For a lot of people who say porn is healthy and harmless, they tend to celebrate porn as something that allows consumers to safely “explore their sexuality” or simply be “open-minded.”

What many people don’t understand is that porn can not only harm a person’s ability to maintain a healthy sexual relationship, but that pornography can become highly addictive and literally rewires the brain. By continually consuming more and more extreme content in porn, consumers can actually start to condition their own sexual preferences and sexual template—or, in other words, what they find sexy and are aroused by—to look more like porn and less like their own natural desires.

Let us explain by dropping some knowledge from a guy that knows a lot about the brain and how porn can impact it.

doidge

Dr. Norman Doidge is a world-renowned psychiatrist, psychoanalyst, and researcher. He works at the University of Toronto’s Department of Psychiatry and is also on the Research Faculty at Columbia University’s Center for Psychoanalytic Training and Research in New York. This guy knows his stuff. Along with being the author of two New York Times Bestsellers, Dr. Doidge has done extensive research on the effects porn has on the brain.

The following quote from Dr. Doidge’s best selling book, The Brain That Changes Itself, is one that illustrates perfectly how porn affects the brain:

“Sexual tastes are molded by an individual’s experiences and their culture. These tastes are acquired and then wired into the brain. We are unable to distinguish our ‘second nature’ from our ‘original nature’ because our neuroplastic brains, once rewired, develop a new nature every bit as biological as our original.”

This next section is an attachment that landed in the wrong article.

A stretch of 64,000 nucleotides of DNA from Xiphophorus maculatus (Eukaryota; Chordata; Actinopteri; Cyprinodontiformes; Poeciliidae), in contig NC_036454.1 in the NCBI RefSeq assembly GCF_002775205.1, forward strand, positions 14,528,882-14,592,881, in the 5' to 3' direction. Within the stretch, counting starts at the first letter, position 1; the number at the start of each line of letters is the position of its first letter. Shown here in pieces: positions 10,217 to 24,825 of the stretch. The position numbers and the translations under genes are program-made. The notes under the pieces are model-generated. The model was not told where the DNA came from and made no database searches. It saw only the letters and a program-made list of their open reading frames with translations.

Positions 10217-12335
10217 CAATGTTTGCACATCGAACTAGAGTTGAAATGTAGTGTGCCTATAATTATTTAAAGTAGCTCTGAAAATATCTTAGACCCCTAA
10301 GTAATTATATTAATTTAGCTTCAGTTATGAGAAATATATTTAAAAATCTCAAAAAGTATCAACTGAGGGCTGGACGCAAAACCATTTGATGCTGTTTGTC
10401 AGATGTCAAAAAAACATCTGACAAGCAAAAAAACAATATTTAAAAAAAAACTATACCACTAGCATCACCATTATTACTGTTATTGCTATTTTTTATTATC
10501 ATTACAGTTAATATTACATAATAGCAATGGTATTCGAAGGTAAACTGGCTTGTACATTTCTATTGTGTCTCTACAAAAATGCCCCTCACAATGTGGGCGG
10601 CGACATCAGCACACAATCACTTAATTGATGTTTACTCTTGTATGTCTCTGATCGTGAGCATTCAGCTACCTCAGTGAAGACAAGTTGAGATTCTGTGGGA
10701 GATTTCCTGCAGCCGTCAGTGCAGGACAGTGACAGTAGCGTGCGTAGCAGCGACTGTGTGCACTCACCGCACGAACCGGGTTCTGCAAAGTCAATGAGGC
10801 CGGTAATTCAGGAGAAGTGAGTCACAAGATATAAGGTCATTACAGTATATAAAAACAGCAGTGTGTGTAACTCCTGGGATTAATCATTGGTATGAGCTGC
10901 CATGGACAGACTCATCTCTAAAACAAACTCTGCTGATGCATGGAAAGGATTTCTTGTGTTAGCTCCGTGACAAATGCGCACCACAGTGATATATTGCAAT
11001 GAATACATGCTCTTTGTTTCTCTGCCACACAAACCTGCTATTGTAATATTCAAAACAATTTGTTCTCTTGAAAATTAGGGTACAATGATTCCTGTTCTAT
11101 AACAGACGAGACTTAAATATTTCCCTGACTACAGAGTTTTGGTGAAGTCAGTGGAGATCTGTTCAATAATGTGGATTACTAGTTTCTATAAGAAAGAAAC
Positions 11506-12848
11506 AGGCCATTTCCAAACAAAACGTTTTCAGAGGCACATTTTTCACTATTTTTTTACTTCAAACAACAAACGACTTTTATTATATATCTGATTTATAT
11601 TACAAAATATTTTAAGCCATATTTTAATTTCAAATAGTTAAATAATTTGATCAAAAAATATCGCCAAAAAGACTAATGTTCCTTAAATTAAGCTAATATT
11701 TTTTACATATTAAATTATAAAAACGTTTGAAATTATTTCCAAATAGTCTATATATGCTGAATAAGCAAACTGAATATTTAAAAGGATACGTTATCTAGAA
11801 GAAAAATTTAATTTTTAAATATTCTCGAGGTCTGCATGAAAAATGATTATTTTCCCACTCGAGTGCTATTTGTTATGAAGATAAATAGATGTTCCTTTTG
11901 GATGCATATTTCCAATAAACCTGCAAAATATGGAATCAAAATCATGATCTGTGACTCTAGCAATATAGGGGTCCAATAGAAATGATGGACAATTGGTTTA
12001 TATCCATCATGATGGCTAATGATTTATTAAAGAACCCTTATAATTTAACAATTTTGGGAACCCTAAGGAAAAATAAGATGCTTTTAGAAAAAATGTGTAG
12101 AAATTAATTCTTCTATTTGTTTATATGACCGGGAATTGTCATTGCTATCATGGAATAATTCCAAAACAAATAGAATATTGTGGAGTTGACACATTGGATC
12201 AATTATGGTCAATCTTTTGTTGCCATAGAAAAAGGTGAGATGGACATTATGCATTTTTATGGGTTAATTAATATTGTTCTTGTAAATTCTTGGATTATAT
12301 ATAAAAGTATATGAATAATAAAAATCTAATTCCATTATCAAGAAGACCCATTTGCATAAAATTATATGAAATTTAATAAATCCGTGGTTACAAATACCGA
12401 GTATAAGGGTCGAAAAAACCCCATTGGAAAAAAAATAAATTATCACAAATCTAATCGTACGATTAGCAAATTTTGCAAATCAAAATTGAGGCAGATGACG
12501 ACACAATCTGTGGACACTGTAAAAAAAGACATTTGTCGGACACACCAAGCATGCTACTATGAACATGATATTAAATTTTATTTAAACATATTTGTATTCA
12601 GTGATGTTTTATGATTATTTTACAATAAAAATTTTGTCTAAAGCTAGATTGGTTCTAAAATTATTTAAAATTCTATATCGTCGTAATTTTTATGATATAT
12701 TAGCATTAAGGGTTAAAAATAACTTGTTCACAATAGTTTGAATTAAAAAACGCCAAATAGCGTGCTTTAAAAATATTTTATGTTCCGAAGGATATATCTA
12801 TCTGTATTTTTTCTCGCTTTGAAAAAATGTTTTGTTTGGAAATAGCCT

So what exactly does that mean?

It means that as human beings, we have neuroplastic brains, meaning our brains are malleable, changeable, and can be conditioned. Porn just so happens to be the perfect recipe to condition our brains for many reasons—porn is visual, it is stimulating, and it releases the natural chemicals in our brain that build pathways to return back to it.

Dr. Donald Hilton, who is another world-renowned brain expert and researcher on the harmful effects of porn on the brain, said the following in his published study titled, Pornography addiction – a supranormal stimulus considered in the context of neuroplasticity:

“Pornography is the perfect laboratory for this kind of novel learning fused with a powerful pleasure incentive drive. The focused searching and clicking, looking for the perfect masturbatory subject, is an exercise in neuroplastic learning.”

Basically, porn can be highly addicting and highly exciting to our brains. For this very reason, porn poses a serious threat to how our brains function normally in terms of our sexuality. If the porn that’s consumed is the stuff that contains violence, rape, humiliation, or any of the other infinite categories of extreme mainstream porn out there, these things actually start to become what the consumer thinks is most aroused by. Yikes.

So now knowing all the science behind our changeable brains, let’s go back to the original question: Can porn impact your sexual tastes?

The short answer?

Of course.

“Nothing my husband does arouses me.”